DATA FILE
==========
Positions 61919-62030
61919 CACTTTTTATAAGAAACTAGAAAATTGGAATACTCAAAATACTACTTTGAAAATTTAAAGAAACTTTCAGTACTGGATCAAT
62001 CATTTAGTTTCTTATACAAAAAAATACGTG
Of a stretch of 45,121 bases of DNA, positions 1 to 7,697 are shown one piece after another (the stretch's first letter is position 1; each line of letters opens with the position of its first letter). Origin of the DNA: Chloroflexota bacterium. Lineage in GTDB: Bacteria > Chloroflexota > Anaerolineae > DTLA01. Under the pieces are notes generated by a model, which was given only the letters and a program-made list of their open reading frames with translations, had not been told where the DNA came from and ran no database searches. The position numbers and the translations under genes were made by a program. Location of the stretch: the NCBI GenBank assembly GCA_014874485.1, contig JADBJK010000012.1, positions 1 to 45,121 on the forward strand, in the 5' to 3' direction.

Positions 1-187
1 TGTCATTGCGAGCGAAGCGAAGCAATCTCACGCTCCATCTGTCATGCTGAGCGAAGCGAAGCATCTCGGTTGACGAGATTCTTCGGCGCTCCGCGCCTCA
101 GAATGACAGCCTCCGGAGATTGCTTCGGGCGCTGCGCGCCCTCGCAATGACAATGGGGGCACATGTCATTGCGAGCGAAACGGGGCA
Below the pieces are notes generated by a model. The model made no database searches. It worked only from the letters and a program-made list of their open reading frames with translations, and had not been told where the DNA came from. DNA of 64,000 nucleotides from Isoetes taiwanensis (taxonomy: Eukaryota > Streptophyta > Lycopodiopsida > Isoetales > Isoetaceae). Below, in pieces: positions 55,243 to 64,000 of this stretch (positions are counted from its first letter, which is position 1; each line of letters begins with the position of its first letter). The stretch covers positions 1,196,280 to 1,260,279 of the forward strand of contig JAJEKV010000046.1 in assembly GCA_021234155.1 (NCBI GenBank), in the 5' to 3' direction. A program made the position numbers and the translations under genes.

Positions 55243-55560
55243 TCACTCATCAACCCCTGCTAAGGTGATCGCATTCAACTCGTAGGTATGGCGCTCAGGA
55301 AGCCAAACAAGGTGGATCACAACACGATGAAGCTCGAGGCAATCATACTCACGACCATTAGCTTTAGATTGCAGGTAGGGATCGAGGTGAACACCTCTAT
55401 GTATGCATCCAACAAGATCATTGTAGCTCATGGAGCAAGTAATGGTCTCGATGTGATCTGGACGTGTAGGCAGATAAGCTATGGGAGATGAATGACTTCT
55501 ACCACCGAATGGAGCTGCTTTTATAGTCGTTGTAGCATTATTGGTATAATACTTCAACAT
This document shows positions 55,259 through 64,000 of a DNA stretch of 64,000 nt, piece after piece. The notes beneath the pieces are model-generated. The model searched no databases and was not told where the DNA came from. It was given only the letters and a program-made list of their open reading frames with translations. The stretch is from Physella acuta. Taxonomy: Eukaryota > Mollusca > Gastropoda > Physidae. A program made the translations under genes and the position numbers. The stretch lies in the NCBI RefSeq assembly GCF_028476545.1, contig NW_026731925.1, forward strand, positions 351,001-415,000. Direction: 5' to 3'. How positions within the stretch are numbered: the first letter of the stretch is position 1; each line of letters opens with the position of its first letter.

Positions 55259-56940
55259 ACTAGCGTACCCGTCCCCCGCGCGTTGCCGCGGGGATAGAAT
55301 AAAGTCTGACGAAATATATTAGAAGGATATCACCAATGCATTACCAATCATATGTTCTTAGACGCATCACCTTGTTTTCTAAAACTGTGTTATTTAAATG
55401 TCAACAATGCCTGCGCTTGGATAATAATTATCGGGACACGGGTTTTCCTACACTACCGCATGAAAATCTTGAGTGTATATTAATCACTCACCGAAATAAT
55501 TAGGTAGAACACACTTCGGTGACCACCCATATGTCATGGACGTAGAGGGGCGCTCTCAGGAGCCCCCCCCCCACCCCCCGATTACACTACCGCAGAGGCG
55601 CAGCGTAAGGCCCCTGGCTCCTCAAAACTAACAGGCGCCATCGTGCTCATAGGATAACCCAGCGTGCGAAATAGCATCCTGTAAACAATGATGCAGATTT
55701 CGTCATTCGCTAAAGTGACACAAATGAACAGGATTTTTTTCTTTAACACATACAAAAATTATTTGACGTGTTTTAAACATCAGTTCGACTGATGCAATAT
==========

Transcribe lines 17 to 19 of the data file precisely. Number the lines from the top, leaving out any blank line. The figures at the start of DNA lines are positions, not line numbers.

55301 AAAGTCTGACGAAATATATTAGAAGGATATCACCAATGCATTACCAATCATATGTTCTTAGACGCATCACCTTGTTTTCTAAAACTGTGTTATTTAAATG
55401 TCAACAATGCCTGCGCTTGGATAATAATTATCGGGACACGGGTTTTCCTACACTACCGCATGAAAATCTTGAGTGTATATTAATCACTCACCGAAATAAT
55501 TAGGTAGAACACACTTCGGTGACCACCCATATGTCATGGACGTAGAGGGGCGCTCTCAGGAGCCCCCCCCCCACCCCCCGATTACACTACCGCAGAGGCG